BRD Motorcycles originally opened pre-orders for the RedShift electric motorcycles back in 2011, and it's almost time for them to hit the streets. A lot has changed since then, including the name of the company -- now Alta Motors -- and a recent $4.5 million investment round of investment. The company simply explains that it likes the new name better, but the changes we're interested in have to do with those sweet plug-in bikes. We spoke to CEO / co-founder Marc Fenigstein as Alta showed off the 2015 production model RedShift MX and RedShift SM at the 2014 AIMExpo in Orlando, and he explained both bikes have undergone countless changes since they first debuted. The "race bike with lights" MX has a $14,995 price tag, while the road-going supermoto model is $15,495 and features a slightly higher 85mph top speed -- check after the break for more details.
The proprietary lithium ion battery packs have been redesigned from scratch, shaving 15 lbs from the 85 lb original and getting shorter by 4 inches. Alta isn't ready to share how it's achieved this feat, but Fenigstein says its cells are, along with the ones Tesla Motors uses, the only ones he knows of in the industry that have thermal propagation resistance, aka fire resistance.The 5.2 kWh battery packs (good for about 50 miles on road or 2 hours riding offroad) are swappable, just in case you want to keep going without plugging in to a 110v jack.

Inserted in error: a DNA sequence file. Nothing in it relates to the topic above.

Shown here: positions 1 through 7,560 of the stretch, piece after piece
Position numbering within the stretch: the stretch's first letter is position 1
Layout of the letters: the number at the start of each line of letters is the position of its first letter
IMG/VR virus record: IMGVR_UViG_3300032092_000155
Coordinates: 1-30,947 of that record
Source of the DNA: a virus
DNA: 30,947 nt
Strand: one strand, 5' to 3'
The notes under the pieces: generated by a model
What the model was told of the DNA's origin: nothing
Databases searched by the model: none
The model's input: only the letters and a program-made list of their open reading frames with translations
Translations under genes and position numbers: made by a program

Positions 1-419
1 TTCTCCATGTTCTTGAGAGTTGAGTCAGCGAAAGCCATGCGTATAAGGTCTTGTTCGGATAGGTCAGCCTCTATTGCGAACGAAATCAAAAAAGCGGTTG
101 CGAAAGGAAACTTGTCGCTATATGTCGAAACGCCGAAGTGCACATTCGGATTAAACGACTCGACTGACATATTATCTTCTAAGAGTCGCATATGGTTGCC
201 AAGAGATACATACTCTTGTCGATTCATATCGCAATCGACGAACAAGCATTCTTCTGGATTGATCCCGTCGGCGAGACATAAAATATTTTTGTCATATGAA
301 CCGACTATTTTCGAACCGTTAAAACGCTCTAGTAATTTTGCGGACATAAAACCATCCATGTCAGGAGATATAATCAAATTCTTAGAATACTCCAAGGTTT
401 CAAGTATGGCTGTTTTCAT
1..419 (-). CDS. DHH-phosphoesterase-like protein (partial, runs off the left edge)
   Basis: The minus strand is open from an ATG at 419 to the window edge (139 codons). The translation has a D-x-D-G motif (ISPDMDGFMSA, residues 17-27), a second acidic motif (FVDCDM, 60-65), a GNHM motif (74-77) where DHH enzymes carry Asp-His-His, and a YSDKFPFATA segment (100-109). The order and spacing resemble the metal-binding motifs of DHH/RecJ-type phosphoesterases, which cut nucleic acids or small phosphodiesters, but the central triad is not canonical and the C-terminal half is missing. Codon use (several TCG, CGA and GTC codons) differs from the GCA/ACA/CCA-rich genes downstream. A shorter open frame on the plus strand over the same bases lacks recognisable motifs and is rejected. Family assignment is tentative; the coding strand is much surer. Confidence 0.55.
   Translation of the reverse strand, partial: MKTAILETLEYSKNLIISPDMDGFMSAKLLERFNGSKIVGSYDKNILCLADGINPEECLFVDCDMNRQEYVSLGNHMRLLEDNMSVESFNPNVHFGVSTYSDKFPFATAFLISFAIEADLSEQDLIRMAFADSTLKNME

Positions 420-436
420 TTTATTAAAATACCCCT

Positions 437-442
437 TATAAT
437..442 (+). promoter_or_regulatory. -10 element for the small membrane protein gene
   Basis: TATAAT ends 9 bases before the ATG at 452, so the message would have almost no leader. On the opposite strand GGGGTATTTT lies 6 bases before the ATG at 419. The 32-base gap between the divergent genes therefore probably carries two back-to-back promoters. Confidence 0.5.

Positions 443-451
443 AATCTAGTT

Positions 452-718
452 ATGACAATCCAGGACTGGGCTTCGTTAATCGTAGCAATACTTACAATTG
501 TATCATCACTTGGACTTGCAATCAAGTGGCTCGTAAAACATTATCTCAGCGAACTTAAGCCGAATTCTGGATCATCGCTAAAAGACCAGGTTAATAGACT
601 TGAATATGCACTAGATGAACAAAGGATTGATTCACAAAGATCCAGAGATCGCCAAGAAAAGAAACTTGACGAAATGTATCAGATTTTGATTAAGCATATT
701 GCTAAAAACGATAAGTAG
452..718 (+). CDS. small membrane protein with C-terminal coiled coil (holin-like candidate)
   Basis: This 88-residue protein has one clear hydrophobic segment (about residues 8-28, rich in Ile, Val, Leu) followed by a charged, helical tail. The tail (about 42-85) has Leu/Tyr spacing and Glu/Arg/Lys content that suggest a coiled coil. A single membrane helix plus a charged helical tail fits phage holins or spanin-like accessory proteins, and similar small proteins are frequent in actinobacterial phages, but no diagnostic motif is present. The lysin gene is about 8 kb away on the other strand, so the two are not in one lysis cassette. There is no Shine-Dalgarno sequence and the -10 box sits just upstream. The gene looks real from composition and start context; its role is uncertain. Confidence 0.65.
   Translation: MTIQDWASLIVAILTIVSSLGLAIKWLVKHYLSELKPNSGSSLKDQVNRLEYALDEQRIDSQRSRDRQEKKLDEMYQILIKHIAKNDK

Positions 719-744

Another major change is in the bike's frame, where the front section has been redesigned to use a new casting design that's 40 percent stronger and has more control over frame flexibility -- without getting any heavier. It's also switched to a liquid cooled 40hp, 11 lb, 13,750 RPM motor and ditched the radiator featured on prototype models. The bikes are on target to start shipping to dealers next year (no direct to consumer sales, BMW Motorcycles of SF will be among the first dealers), starting in California during Q2 before spreading to the rest of the US later in the year, and Europe in 2016. These electric bikes haven't been homologated for major racing series like AMA or FIM yet, but the CEO says it's in talks, and so far has seen a favorable reception at smaller regional racing events.
The final difference from 2011? Fenigstein tells us that after an initially cool response back then, riders have seen electric motorcycles from Zero, Brammo, and even OEMS like Harley-Davidson or KTM. Now there's "nothing but applause" as they see these bikes are adding to the experience, not taking anything away. Anyone ready to slap down $15k and go from gas to this electric off-road riding next year?